Veteran Stories:
Marie Duchesnay

Navy

  • Photo of Marie Duchesnay in her WRCNS uniform, wearing the Tricorne headgear. This photo was taken in Halifax in the spring of 1944.

    Marie Duchesnay
  • Identity card from the Naval Service Headquarters, Ottawa. This card authorized Marie Duchesnay to enter all buildings at Naval Service Headquarters.

    Marie Duchesnay
  • Photo of the first class of Coders in the Commonwealth at HMCS St. Hyacinthe, Quebec. 9 July 1943. Marie is sitting on the far left of the first row.

    Marie Duchesnay
  • Etats de Service dans les Forces Armées du Canada of Marie Duchesnay detailing her service record from her enlistment in 1943 to demobilization in 1945.

    Marie Duchesnay
  • Photo of Marie's brother, Flight Lieutenant André J. Duchesnay. André was the recipient of the DFC & Bar and served with Bomber Command of the RCAF from 1939-1945. He was shot down over Duneldorf, Germany, April 1944.

    Marie Duchesnay
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"Then I was called by National Defence - the naval control in Québec City - and I started to work there, thinking I'd be a stenographer, but no, they immediately taught me to code and de-code messages"

Transcript

My name is Mary Duchesnay. I was born in Québec City in 1920.

In 1939 I passed the civil servants examination for bilingual shorthand and typing, and stayed home to help my mother. Then I was called by National Defence - the naval control in Québec City - and I started to work there, thinking I'd be a stenographer, but no, they immediately taught me to code and de-code messages. After a few months there, we were called - all civil personnel - to join the Wrens if we wanted to and have a chance to continue that work, which pleased me very much. It was so unusual.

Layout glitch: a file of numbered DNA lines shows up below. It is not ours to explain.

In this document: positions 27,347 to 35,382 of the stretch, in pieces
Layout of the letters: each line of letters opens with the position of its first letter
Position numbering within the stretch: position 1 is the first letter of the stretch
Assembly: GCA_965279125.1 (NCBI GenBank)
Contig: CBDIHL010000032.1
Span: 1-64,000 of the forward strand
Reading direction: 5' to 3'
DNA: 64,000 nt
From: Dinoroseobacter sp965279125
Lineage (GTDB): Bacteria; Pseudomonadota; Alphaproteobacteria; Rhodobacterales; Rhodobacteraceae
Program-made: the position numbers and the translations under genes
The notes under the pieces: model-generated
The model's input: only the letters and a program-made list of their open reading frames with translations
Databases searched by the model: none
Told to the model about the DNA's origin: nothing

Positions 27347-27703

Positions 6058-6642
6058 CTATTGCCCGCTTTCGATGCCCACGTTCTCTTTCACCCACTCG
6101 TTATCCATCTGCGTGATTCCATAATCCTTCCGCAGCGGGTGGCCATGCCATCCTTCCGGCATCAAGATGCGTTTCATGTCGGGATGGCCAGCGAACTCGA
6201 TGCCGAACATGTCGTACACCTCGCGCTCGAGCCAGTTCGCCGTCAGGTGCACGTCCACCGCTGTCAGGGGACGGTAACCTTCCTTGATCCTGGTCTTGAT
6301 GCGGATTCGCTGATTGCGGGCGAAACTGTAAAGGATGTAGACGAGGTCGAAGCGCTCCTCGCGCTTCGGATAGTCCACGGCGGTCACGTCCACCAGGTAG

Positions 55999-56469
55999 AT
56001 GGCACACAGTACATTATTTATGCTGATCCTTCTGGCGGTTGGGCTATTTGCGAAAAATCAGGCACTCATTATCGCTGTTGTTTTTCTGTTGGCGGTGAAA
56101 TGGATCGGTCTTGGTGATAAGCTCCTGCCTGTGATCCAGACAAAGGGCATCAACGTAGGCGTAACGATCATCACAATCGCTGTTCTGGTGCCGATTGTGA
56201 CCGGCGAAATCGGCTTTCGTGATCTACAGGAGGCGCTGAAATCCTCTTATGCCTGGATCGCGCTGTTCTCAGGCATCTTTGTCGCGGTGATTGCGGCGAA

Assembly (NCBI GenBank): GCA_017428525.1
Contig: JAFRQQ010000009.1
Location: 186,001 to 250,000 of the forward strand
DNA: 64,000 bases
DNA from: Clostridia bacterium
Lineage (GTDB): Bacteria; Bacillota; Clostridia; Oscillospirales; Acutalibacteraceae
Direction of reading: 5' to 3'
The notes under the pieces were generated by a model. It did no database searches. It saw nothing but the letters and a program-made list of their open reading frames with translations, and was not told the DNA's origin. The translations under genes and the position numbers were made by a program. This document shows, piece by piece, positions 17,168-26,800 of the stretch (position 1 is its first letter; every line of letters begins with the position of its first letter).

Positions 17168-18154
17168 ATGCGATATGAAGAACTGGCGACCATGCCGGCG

I joined the Wrens in June 1943, and went to Gault - which is called Cambridge now - in Ontario, and after a month's training I was sent to HMCS St. Hyacinthe to the first school in coding and de-coding in the commonwealth. We were twenty-three girls, and we all passed.

I did that work for the duration of the war and even afterwards. But if I joined, it was not only because we felt there was a terrible thing going on. And my brother, who was not even seventeen, had enlisted in 1939, so he was already in. And I'm the daughter of a man... my dad, who joined the Canadian Army - the Princess Patricia's - in 1914, and so we are kind of involved when we think people are in danger.

I learned to better my English writing and speaking in the navy and also made wonderful friends. It was a great experience.

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